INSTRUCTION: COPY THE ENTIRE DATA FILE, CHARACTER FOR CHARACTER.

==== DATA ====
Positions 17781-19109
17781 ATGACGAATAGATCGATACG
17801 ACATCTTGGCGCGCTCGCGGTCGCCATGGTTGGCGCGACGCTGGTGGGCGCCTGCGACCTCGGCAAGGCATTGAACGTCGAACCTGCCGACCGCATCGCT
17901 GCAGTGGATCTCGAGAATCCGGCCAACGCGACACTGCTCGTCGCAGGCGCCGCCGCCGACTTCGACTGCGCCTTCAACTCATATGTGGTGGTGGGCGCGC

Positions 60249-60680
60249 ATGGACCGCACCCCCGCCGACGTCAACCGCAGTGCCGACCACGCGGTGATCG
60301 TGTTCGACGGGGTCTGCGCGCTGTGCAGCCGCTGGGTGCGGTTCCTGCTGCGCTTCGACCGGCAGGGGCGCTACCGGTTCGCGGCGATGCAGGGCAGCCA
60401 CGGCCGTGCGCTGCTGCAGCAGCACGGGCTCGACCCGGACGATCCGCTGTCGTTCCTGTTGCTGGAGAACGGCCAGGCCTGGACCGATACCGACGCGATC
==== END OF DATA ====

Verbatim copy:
Positions 17781-19109
17781 ATGACGAATAGATCGATACG
17801 ACATCTTGGCGCGCTCGCGGTCGCCATGGTTGGCGCGACGCTGGTGGGCGCCTGCGACCTCGGCAAGGCATTGAACGTCGAACCTGCCGACCGCATCGCT
17901 GCAGTGGATCTCGAGAATCCGGCCAACGCGACACTGCTCGTCGCAGGCGCCGCCGCCGACTTCGACTGCGCCTTCAACTCATATGTGGTGGTGGGCGCGC

Positions 60249-60680
60249 ATGGACCGCACCCCCGCCGACGTCAACCGCAGTGCCGACCACGCGGTGATCG
60301 TGTTCGACGGGGTCTGCGCGCTGTGCAGCCGCTGGGTGCGGTTCCTGCTGCGCTTCGACCGGCAGGGGCGCTACCGGTTCGCGGCGATGCAGGGCAGCCA
60401 CGGCCGTGCGCTGCTGCAGCAGCACGGGCTCGACCCGGACGATCCGCTGTCGTTCCTGTTGCTGGAGAACGGCCAGGCCTGGACCGATACCGACGCGATC